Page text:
ARTIST ROOMS Ed Ruscha: Everyday

Edward Ruscha, Twentysix Gasoline Stations, 1963, 3rd edition, Los Angeles 1969

Edward Ruscha, Twentysix Gasoline Stations, 1963

© Edward Ruscha

‘The photograph is just a surrogate gas station. The photograph by itself doesn’t mean anything to me; it’s the gas station that’s the important thing.’

The everyday or commonplace form Ed Ruscha’s subject matter in his paintings, photographs, books, prints and drawings. His black and white photographs of banal and familiar subjects such as apartment blocks, car parks and palm trees feature in his books, while gas stations, the Hollywood sign and trademarks populate his paintings. Speaking of his first book Twentysix Gasoline Stations 1962 Ed Ruscha once said that his photographs were merely a collection of facts and his books are is like ‘a collection of readymades.’

Marcel Duchamp invented the term ‘readymade’ to describe a series of works in which appropriated objects were transformed by their presentation in the gallery. Duchamp argued that art was about ideas and by choosing an everyday object he was designating it as a work of art. Duchamp was a key influence on Ruscha and the emergence of conceptual art in the late 1960s. Artists grouped under this broad title increasingly questioned the nature of art, the role and status of the artist.

For his book Real Estate Opportunities 1970 Ruscha made a series of photographs, intended to look like conventional real estate photographs, of empty lots captioned with the locations. Four photographs from the Real Estate Opportunities shooting sessions were later editioned in 2003 as Vacant Lots 1970/2003.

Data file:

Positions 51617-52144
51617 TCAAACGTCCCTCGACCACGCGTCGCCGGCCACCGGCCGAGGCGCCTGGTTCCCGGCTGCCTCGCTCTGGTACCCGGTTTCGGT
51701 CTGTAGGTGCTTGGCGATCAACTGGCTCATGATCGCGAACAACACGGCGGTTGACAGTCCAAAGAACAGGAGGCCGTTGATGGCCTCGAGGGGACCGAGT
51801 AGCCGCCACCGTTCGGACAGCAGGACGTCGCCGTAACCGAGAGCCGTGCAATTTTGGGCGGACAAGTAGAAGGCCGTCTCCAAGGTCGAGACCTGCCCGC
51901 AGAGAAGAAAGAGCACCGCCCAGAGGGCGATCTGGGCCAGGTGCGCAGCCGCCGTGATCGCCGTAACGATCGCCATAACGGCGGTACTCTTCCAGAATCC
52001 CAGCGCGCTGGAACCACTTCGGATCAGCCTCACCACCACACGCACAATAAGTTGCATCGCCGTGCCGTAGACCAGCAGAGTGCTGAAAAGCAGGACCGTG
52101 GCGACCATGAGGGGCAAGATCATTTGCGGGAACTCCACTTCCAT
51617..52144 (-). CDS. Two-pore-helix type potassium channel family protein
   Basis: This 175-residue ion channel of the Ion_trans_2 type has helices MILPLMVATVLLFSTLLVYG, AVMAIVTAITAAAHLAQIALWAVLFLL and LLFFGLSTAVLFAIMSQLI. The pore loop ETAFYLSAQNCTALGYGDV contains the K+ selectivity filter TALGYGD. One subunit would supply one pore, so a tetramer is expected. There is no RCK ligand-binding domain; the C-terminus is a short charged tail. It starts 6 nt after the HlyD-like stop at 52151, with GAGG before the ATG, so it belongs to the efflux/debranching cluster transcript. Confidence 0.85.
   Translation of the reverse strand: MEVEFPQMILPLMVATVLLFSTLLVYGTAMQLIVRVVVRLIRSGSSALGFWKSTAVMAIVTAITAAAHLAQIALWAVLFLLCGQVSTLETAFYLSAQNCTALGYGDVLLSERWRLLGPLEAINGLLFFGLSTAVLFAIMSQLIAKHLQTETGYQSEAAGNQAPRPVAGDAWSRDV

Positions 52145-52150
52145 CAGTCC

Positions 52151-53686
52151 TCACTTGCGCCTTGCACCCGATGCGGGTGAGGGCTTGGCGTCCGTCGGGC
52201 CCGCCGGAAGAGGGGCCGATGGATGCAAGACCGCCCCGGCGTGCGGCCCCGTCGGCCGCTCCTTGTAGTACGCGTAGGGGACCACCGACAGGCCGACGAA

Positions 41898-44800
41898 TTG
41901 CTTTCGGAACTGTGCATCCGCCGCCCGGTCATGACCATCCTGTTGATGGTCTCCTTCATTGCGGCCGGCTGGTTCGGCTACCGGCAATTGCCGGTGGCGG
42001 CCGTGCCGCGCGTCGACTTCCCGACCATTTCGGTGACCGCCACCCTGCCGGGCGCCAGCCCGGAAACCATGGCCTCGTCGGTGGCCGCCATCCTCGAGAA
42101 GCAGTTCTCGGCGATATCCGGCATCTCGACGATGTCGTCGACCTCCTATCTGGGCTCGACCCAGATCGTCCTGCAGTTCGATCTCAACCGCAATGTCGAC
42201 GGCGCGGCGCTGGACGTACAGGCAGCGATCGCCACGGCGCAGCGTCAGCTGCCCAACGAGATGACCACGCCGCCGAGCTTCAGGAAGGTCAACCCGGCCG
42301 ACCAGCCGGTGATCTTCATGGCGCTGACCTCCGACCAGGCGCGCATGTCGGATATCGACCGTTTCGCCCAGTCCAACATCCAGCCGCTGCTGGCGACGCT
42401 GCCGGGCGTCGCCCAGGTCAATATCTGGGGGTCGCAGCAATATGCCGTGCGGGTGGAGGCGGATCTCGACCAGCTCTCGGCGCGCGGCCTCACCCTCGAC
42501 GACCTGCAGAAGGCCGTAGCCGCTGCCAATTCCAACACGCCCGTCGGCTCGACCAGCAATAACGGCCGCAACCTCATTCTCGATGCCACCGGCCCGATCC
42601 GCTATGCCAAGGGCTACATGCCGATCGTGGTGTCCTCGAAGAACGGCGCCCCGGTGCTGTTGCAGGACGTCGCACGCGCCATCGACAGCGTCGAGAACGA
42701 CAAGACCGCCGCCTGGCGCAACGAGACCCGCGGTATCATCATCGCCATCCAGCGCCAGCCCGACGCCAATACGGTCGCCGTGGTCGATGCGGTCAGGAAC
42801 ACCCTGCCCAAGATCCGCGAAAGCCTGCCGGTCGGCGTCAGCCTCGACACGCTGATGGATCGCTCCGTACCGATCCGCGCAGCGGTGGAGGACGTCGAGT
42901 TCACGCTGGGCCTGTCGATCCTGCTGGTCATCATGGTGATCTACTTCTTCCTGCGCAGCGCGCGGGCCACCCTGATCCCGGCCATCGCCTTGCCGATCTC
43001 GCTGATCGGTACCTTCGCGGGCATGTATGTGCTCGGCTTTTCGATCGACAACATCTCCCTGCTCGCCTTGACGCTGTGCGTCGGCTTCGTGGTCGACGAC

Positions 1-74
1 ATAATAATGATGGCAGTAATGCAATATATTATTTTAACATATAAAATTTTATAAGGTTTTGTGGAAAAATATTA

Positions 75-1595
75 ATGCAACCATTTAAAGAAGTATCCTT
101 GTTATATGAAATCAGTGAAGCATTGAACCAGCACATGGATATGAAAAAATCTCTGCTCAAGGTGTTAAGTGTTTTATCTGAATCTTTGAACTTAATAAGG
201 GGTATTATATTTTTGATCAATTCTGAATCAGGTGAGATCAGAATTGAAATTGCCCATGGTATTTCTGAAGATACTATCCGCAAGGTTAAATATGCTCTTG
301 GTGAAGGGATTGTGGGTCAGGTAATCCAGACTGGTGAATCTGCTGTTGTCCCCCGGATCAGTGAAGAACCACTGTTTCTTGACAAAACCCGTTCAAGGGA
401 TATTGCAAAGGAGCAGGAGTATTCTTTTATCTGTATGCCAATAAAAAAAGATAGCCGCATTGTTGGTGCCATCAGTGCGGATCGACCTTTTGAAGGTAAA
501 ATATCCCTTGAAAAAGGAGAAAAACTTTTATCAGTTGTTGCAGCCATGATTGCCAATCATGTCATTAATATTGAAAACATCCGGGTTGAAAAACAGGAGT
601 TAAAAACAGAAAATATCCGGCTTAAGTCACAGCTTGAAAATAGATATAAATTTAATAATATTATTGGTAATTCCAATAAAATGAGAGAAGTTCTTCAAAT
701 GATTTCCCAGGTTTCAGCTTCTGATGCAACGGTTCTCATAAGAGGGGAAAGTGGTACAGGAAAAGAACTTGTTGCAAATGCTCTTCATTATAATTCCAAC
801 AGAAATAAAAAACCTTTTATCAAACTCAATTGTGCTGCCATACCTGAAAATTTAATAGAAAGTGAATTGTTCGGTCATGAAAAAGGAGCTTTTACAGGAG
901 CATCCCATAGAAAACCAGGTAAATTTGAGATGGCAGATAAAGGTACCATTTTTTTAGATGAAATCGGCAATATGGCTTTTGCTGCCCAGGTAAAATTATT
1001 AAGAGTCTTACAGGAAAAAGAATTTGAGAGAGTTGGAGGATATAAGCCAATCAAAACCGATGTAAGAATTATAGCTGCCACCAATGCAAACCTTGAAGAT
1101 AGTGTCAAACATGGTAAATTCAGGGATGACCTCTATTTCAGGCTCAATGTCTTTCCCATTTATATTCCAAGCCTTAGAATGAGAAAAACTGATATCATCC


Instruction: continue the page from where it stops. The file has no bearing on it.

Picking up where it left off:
As well as conceptual art Ed Ruscha’s work has much in common with pop art such as his appropriation of the everyday and references to mass media. While his paintings and drawings draw on popular references, his playful use of irony, paradox and absurdist juxtapositions have set him firmly apart from any movement.

Discussion
Discuss the definition of conceptual art offered in the glossary and why you think Ruscha considered a conceptual artist.

Activity
Take photographs of places, which you encounter on a daily basis or are perhaps part of your daily routine. Think about how you might present them e.g. in a book form or a gallery wall.

Artist Link
Andy Warhol, like Ruscha, was associated with pop art because of his depiction of consumer goods and use of images from popular culture.